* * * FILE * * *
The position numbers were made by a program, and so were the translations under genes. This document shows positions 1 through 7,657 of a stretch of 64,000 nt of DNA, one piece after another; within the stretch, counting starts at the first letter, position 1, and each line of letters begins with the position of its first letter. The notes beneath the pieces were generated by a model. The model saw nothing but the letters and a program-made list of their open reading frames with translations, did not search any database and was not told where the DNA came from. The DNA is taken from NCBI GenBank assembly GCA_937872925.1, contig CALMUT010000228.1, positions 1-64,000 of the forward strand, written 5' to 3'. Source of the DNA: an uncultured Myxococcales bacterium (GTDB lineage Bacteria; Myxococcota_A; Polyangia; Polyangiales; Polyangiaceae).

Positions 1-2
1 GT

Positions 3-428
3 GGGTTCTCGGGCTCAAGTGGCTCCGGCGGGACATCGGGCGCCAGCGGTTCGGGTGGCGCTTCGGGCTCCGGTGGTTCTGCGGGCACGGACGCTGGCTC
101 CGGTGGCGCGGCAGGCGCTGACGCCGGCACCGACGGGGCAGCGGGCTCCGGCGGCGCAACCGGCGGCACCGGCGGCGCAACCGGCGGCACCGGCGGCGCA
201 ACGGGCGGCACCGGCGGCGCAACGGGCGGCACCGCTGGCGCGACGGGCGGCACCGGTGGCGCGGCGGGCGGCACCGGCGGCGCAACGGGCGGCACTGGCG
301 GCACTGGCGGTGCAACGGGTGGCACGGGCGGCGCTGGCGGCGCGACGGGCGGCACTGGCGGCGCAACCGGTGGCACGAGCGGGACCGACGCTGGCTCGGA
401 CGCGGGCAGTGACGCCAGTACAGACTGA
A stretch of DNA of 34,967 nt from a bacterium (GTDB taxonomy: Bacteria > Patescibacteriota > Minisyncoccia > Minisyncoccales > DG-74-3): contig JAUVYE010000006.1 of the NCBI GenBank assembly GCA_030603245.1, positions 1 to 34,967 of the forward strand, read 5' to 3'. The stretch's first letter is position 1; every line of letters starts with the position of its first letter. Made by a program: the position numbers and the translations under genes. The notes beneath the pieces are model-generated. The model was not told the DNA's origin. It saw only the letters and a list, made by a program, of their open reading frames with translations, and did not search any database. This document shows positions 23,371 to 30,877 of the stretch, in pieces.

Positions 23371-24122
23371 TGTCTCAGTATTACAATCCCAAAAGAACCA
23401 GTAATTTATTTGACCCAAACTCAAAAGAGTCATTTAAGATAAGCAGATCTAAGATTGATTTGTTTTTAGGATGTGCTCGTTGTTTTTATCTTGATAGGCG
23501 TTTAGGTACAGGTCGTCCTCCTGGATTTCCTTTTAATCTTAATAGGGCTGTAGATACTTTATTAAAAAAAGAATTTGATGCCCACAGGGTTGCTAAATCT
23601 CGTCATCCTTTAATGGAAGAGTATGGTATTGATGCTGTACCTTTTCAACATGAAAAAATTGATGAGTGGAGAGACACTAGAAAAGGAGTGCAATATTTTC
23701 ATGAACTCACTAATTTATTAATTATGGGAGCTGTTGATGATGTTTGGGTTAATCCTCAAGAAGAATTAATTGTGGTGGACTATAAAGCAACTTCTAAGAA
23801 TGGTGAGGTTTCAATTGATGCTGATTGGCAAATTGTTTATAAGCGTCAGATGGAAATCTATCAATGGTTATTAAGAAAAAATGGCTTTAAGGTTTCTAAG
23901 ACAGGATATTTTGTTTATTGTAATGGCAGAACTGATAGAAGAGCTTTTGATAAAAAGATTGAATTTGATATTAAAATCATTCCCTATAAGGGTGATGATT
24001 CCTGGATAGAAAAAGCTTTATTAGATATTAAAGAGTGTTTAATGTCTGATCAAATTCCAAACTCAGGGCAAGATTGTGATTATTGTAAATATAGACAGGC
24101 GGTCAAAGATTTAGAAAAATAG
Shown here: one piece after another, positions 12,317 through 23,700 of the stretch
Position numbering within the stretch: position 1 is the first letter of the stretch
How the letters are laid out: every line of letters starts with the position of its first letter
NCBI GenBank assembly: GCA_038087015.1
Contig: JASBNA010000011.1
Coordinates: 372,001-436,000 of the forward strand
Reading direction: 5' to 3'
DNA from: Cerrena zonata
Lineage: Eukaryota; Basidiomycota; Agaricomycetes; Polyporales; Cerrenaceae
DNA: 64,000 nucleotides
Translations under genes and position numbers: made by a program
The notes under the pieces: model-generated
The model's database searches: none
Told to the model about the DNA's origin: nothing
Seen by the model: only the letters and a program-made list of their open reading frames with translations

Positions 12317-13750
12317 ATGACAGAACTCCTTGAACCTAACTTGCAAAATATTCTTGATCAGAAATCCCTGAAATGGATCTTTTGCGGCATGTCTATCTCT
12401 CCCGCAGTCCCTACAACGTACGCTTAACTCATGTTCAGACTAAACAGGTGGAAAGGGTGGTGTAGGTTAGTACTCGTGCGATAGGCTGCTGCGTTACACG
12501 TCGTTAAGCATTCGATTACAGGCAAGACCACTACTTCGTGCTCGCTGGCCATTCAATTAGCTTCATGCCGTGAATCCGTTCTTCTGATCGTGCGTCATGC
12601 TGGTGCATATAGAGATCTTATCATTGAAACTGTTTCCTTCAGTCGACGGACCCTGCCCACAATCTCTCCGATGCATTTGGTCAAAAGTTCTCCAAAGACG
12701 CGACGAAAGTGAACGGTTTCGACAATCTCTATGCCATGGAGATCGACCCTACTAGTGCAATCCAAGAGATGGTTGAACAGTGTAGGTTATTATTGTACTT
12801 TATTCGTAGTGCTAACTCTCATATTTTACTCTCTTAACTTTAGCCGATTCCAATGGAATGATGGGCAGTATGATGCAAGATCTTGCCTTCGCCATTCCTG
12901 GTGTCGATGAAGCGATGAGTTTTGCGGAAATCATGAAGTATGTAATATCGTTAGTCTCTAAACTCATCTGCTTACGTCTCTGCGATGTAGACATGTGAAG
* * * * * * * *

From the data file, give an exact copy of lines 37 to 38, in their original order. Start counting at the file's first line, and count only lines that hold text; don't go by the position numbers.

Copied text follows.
12317 ATGACAGAACTCCTTGAACCTAACTTGCAAAATATTCTTGATCAGAAATCCCTGAAATGGATCTTTTGCGGCATGTCTATCTCT
12401 CCCGCAGTCCCTACAACGTACGCTTAACTCATGTTCAGACTAAACAGGTGGAAAGGGTGGTGTAGGTTAGTACTCGTGCGATAGGCTGCTGCGTTACACG